by Mel Griffith
The Cleveland city council spent a great deal of time at their recent retreat on the fire department, especially the contract with the county. If you look close, you can probably see dollar signs gleaming in their eyes. The county fire contract is a gravy train the city doesn't want to lose. In fact, they have big plans to grab off even more county tax money. They plan to build two more fire stations, the principal purpose of which will be to expand the "fringe area" in which the city collects taxes from county residents. (Technically, county residents in the fringe area don't pay city fire taxes, the county collects them and hands them over to the city, but this is a distinction without a difference).
If the city builds two more stations, they will end up getting fire taxes from most county residents. Even that isn't enough to satisfy the city's greed. They have even bigger plans. They want to take over the county fire department. The city trotted out their favorite puppet, Ray Crouch of the Municipal Technical Advisory Service, with his phony air of impartiality to suggest that the county just donate its fire department to the city. Crouch is the one who came up several years ago with the disastrous idea of turning the county volunteers over to the city. With a record like that, why would anyone want his advice now? The truth is that Crouch has never been anything but a spokesman for the city, and has tried to help them destroy the Bradley County Fire Department from the beginning. In case there is any doubt, Crouch said flat out that if a "consolidated" fire department is established the volunteer system would "have to be abolished" in other words, there wouldn't be any real consolidation, just a complete takeover by the city.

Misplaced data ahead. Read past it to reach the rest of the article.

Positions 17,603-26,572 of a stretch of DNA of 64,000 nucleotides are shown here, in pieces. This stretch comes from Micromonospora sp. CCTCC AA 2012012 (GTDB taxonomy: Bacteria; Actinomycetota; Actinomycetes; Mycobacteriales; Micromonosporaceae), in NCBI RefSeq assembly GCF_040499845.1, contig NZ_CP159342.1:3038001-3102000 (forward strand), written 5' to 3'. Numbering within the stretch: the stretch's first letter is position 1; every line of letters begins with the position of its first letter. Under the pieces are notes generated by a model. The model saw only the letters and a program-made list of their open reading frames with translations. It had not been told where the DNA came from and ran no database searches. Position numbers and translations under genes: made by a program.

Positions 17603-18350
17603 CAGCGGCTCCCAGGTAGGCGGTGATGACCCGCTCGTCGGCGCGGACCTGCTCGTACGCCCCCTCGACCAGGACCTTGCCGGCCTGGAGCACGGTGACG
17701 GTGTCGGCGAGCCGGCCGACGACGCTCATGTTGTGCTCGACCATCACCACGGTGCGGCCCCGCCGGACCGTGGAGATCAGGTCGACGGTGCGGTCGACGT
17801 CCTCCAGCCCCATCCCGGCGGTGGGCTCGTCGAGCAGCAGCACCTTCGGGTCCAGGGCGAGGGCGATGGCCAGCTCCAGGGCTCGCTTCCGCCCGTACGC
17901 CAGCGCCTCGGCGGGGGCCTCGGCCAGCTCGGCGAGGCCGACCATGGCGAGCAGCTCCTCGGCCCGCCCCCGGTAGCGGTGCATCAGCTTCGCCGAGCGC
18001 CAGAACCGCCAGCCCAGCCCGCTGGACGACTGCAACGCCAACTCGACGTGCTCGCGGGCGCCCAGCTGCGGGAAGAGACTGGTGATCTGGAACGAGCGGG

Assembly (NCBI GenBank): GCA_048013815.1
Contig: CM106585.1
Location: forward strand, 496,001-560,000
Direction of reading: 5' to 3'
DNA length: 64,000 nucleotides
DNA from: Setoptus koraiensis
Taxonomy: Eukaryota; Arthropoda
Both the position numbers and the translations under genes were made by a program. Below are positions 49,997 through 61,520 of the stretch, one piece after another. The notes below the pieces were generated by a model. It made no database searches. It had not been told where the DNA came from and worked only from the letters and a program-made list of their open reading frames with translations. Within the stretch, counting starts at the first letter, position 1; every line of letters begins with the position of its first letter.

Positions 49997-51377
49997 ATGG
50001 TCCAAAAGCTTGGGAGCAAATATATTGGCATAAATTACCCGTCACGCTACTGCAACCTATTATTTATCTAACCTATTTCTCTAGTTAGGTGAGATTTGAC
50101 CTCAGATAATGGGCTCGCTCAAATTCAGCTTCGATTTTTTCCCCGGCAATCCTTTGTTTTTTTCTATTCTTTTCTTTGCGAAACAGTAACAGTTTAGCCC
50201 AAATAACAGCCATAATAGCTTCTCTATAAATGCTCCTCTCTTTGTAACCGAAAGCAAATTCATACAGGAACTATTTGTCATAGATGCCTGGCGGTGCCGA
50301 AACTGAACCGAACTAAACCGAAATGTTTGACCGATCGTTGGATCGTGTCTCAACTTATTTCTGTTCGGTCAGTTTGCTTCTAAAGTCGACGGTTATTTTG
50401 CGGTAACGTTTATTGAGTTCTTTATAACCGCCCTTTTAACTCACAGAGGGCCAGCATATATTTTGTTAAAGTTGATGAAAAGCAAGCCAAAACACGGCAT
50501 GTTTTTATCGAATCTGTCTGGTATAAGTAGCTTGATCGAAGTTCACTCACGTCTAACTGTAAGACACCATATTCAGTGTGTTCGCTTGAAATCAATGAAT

Anybody who would suggest that after the volunteers have spent ten years and thousands of hours working for free to build the county fire department, they ought to just be run out of the county. A better suggestion would be for the county to keep the $1.5 million it is currently giving the city and use it for the benefit of the county fire department.
One city councilman complained that his city property might not be protected if the fire department was busy in the county. Well, councilman, if you don't think county residents deserve the same protection as city residents, why are they paying the same taxes?
If the city is short of firefighters, as claimed, what are they doing with the $1.5 million they are getting from the county, very little of which is actually spent in fighting county fires?
The Bradley County Fire Department has come from nothing but an idea about ten years ago to probably the finest and best equipped county fire department around, with seven stations to give complete coverage to almost all the county. Bradley County taxpayers have paid for it, and most of the labor has been donated by public-spirited citizens. Our county commission must resist city schemes to get control of it. Those who built it did not intend it for a donation to the city.